“Then God said, ‘Let us make man in our image, in our
likeness, and let them rule over the fish of the sea and the birds
of the air, over the livestock, over all the earth, and over all the
creatures that move along the ground.’” –
As I type these words there are three formerly homeless
kittens sleeping on my safely enclosed porch. They are there
because my wife plucked them from the trees of an orchard we pass on
our evening walks, apparently abandoned by some moron lacking the
sense of mercy God gave a badger.
But I digress. Living in a rural area some view as a
dumping ground for old sofas and unwanted animals, I get more than a
little irked at such cold-blooded indifference. It’s not an
everyday occurrence, but there are times when I wouldn’t mind seeing
these clowns stripped of their wallets and plunked in the middle of
nowhere to fend for themselves awhile.
My point is that the kittens are free to a good home.
Wait, no, that’s my fondest desire. My point is that humans have a
God-given obligation to the humane treatment of animals. Cruelty is
a far cry from Biblical responsibility.
As is the notion that animals have rights, which does not sit well
with everyone. Speaking at an animal rights conference in July,
Princeton bioethics professor Peter Singer
told an audience, “One of
the things that causes a problem for the animal movement is the
strong strain of fundamentalist Christianity that makes a huge gulf
between humans and animals, saying humans have souls but animals do
This generated a smattering of news stories but is
hardly Singer’s most controversial belief. In his book “Practical
he wrote that “the life
of a newborn baby is of less value than the life of a pig, a dog, or
a chimpanzee.” He holds a similar view of the elderly and disdains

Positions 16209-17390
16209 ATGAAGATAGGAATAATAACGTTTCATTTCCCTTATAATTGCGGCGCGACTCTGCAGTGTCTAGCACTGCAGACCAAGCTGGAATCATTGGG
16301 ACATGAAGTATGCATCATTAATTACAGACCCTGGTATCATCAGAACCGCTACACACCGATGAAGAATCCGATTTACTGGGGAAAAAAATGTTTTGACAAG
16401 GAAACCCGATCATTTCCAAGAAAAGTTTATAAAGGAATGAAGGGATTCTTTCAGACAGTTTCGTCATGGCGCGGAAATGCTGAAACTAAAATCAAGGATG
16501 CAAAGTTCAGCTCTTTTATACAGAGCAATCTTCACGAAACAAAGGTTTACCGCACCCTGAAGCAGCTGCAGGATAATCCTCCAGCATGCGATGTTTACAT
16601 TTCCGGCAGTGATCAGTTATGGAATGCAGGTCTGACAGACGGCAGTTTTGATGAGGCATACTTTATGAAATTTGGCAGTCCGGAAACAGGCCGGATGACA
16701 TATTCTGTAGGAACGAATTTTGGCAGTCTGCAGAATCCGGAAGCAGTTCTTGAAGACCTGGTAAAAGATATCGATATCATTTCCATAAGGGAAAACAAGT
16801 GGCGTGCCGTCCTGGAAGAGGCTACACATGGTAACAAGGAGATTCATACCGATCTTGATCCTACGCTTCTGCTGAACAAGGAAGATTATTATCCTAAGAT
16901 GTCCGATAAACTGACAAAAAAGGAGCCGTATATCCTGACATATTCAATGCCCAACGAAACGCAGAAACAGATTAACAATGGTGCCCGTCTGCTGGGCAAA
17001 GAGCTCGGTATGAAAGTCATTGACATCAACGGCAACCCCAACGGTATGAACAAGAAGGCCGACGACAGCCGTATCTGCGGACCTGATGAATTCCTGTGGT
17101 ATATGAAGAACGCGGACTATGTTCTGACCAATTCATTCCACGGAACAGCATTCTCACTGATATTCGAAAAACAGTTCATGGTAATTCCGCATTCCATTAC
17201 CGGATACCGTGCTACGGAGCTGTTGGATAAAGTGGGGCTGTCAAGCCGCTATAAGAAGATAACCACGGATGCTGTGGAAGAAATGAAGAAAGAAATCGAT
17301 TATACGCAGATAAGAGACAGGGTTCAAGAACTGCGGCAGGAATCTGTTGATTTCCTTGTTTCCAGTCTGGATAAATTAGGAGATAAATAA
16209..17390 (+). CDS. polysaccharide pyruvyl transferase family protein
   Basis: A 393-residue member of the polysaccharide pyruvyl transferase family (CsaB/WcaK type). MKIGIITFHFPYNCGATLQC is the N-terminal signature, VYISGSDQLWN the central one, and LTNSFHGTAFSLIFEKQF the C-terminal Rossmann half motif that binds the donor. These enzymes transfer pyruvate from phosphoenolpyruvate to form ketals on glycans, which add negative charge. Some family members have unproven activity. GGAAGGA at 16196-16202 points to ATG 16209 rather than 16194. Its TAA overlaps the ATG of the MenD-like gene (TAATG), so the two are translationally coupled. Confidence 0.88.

the suggestion that human life is sacred. Singer is an advocate of
euthanasia for infants with disabilities ranging from hemophilia to
Ideas like the moral equivalency of animals and humans,
and animal rights as a substitute for human accountability, are
examples of what can happen when we try to invent our own morality.
For another, Steven M. Wise, a lawyer and Harvard School of Law
lecturer, claims “I
don't see a difference between a chimpanzee and my
4 1/2-year-old son.” Yes, mine could be like that too, but Wise is
speaking in a legal sense. A leading advocate of “personhood” for
some animals, he has long crusaded for granting animals the right to
sue and has focused his law practice on suits on their behalf.
I can’t help wondering if this is a ploy to drum up
clients for lawyers, but Wise seems serious. So far he has
identified chimpanzees, gorillas, orangutans, bonobos, Atlantic
bottlenose dolphins, African gray parrots, African elephants, dogs,
and honeybees as species deserving legal rights. Wise has said that
if a chicken has more “appreciation for life” than a human embryo,
the chicken merits greater legal rights.
Woe to Colonel Sanders if chickens are allowed to sue
for reparations; woe to us all if that right is granted to bees and
Ethicists and activists continually debate the standard
for giving various species rights, quibbling over traits like
language, memory, ability to imitate, DNA, and “sense of self” and
“practical autonomy,” whatever they are. Rarely discussed is the
soul, except in derision.
I suspect this is because the reality of the soul
suggests the existence of morality and truths that are not of our
making. Darned inconvenient, that. It might require a little more
responsibility, and a lot less legal fees.
Information on the animal
(From the other side)